Wednesday, January 23, 2013

A tribute to my Father, on what would have been his 76th birthday

This is the eulogy I delivered for my father, a great and humble man...

Peter James Troy

To begin with, my father was not a man for many tears or lamentations and if anyone needs reassurance that this is a joyful moment just think of the man you knew, whether as Peter, Mr. Troy, Dad, Uncle Pete or Papa, and imagine him hovering somewhere above us, as he most surely is.  Here we are, this whole congregation, gathered to celebrate his life, and talk about him, with him right at the center of such a thing, and if you knew my father even just a little, you know that he’s LOVING every minute of this. 
So yes, this is a joyful moment.

This is when we place the frame around the great picture that is his life.  We all weave together unique and seemingly disconnected threads to form our own life’s picture, but my father, with more than just a little of the eccentric in him, placed particular emphasis on the unique part of that formula.  He was one of a kind, to be sure.  An old family friend, Fr. Kohli, once described him as a man who would be “equally comfortable amidst kings and paupers”.  What a wonderful thing that must have been to be like, and who amongst us would not wish the same to be said of ourselves?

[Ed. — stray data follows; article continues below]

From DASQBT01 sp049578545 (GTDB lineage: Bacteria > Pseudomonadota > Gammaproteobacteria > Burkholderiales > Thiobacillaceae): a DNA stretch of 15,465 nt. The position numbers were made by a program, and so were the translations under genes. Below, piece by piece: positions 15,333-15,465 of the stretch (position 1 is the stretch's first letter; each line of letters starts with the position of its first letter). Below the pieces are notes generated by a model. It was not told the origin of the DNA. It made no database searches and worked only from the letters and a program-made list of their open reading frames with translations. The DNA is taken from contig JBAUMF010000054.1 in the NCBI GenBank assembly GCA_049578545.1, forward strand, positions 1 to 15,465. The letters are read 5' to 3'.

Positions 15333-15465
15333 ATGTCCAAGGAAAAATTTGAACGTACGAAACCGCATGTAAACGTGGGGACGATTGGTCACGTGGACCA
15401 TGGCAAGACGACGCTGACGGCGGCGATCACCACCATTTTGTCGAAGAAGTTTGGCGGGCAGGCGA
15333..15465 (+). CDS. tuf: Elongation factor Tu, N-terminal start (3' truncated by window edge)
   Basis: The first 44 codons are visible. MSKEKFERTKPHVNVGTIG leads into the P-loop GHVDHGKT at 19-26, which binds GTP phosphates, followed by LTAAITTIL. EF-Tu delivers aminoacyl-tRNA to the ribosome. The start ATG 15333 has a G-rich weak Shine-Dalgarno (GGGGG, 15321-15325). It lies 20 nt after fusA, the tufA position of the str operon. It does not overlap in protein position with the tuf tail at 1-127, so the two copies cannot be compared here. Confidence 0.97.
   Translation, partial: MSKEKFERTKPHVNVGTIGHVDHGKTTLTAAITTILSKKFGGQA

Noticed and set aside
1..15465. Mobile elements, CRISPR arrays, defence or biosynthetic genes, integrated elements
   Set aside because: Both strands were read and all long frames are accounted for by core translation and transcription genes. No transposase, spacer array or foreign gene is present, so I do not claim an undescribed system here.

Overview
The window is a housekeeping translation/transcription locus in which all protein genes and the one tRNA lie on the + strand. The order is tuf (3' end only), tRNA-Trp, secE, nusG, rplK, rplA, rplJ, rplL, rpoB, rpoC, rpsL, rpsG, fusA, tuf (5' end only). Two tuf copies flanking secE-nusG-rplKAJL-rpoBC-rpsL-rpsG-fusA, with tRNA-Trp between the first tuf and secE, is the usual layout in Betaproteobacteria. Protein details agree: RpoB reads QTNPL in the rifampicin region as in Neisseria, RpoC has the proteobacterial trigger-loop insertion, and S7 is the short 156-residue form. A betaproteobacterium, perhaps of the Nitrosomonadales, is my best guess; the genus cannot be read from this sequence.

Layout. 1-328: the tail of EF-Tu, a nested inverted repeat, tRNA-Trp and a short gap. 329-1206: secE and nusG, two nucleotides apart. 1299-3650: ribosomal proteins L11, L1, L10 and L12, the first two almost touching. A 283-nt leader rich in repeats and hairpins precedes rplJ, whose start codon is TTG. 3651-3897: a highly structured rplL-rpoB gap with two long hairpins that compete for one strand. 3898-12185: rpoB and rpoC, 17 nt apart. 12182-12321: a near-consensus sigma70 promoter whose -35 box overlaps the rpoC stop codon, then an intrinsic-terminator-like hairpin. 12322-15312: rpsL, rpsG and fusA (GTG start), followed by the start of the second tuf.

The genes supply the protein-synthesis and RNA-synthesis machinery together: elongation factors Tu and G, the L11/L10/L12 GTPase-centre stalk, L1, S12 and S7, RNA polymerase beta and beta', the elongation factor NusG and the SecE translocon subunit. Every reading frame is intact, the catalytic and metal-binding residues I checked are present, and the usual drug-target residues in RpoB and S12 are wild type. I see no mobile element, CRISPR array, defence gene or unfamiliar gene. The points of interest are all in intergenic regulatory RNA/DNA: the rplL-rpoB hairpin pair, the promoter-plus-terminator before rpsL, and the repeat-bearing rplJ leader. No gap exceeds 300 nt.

But I don’t think my father was born with this trait, or even came about it easily.  I believe instead that it was the product of a conscious effort.  And not the “Forty Days to a Better You,” approach to self-improvement, but instead a life-long journey, to delve evermore deeply into this gift, that is life.  A man on such a journey, if he is true, can be best understood by the simplest, and most seemingly uneventful moments of his life, better even than his triumphs.  And that was my father.
A driving force in his journey was his thirst for knowledge, wherever it might be found, and whatever the source.  And for me, that was never more evident than on a family ski trip to Pennsylvania, when I was just twelve years old.  My father and I were both complete novices to skiing, and were licking our wounds after a disastrous first attempt at the bunny slope, when a little boy, maybe six or seven at most, came zipping down towards us.  He had no ski poles, wore goggles that wrapped halfway around the back of his head since they were so big on him, and his skis looked like somebody had sawed the last two feet off the end of them.  Still, he stopped himself on a dime just a few feet from my father and me and had the audacity to tell me that I was doing the snowplow all wrong.  Now, I was practically an adult, being twelve and well on my way to thirteen, and I wasn’t about to listen to some kid half my age tell me how to ski.